- 24. Chen QY, Wen YF, Guo L, Liu H, Huang PY, Mo HY, et al. Concurrent chemoradiotherapy vs radiotherapy alone in stage II nasopharyngeal carcinoma: phase III randomized trial. J Natl Cancer Inst. 103(23):1761–70. pmid:22056739
- 25. Chen L, Hu CS, Chen XZ, Hu GQ, Cheng ZB, Sun Y, et al. Concurrent chemoradiotherapy plus adjuvant chemotherapy versus concurrent chemoradiotherapy alone in patients with locoregionally advanced nasopharyngeal carcinoma: a phase 3 multicentre randomised controlled trial. Lancet Oncol. 13(2):163–71. pmid:22154591
- 26. Takemura K, Kawachi H, Eishi Y, Kitagaki K, Negi M, Kobayashi M, et al. gamma-Glutamylcyclotransferase as a novel immunohistochemical biomarker for the malignancy of esophageal squamous tumors. Hum Pathol. 45(2):331–41. pmid:24342434
- 27. Dominici S, Valentini M, Maellaro E, Del Bello B, Paolicchi A, Lorenzini E, et al. Redox modulation of cell surface protein thiols in U937 lymphoma cells: the role of gamma-glutamyl transpeptidase-dependent H2O2 production and S-thiolation. Free Radic Biol Med. 1999;27(5–6):623–35. pmid:10490284
- 28. Franzini M, Corti A, Lorenzini E, Paolicchi A, Pompella A, De Cesare M, et al. Modulation of cell growth and cisplatin sensitivity by membrane gamma-glutamyltransferase in melanoma cells. Eur J Cancer. 2006;42(15):2623–30. pmid:16928443
- 29. Lim JS, Yang JH, Chun BY, Kam S, Jacobs DR Jr., Lee DH. Is serum gamma-glutamyltransferase inversely associated with serum antioxidants as a marker of oxidative stress? Free Radic Biol Med. 2004;37(7):1018–23. pmid:15336318
- 30. Choi J, Liu RM, Forman HJ. Adaptation to oxidative stress: quinone-mediated protection of signaling in rat lung epithelial L2 cells. Biochemical pharmacology. 1997;53(7):987–93. pmid:9174112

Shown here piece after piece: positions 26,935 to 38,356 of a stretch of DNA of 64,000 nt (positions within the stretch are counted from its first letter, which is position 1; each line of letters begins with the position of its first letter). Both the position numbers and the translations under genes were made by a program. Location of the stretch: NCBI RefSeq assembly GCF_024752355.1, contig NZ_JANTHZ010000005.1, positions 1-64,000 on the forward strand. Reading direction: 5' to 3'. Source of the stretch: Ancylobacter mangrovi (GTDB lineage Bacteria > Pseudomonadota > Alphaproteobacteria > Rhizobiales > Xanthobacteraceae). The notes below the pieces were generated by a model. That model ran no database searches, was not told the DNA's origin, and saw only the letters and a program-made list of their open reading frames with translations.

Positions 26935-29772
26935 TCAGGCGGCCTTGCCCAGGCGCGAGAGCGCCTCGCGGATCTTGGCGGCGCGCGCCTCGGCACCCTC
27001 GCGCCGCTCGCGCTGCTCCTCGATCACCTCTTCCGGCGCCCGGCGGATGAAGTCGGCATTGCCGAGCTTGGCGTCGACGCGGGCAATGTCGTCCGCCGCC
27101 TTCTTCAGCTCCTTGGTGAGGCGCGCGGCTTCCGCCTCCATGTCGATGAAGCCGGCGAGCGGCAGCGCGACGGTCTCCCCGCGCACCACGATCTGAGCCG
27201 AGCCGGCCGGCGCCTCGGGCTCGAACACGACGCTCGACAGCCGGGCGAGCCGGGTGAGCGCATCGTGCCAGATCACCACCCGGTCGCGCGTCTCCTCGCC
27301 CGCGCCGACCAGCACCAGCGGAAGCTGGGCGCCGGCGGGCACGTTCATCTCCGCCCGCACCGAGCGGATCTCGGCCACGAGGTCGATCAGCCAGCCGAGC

- 31. Cotgreave IA, Gerdes RG. Recent trends in glutathione biochemistry—glutathione-protein interactions: a molecular link between oxidative stress and cell proliferation? Biochemical and biophysical research communications. 1998;242(1):1–9. pmid:9439600
- 32. Pandur S, Pankiv S, Johannessen M, Moens U, Huseby NE. Gamma-glutamyltransferase is upregulated after oxidative stress through the Ras signal transduction pathway in rat colon carcinoma cells. Free Radic Res. 2007;41(12):1376–84. pmid:18075840
- 33. Kim Y, Song YB, Kim TY, Kim I, Han SJ, Ahn Y, et al. Redox regulation of the tumor suppressor PTEN by glutathione. FEBS Lett. 584(16):3550–6. pmid:20637195
- 34. Daubeuf S, Accaoui MJ, Pettersen I, Huseby NE, Visvikis A, Galteau MM. Differential regulation of gamma-glutamyltransferase mRNAs in four human tumour cell lines. Biochim Biophys Acta. 2001;1568(1):67–73. pmid:11731087
- 35. Bouman L, Sanceau J, Rouillard D, Bauvois B. gamma-Glutamyl transpeptidase expression in Ewing's sarcoma cells: up-regulation by interferons. Biochem J. 2002;364(Pt 3):719–24. pmid:12049636
- 36. Reuter S, Schnekenburger M, Cristofanon S, Buck I, Teiten MH, Daubeuf S, et al. Tumor necrosis factor alpha induces gamma-glutamyltransferase expression via nuclear factor-kappaB in cooperation with Sp1. Biochemical pharmacology. 2009;77(3):397–411. pmid:18996094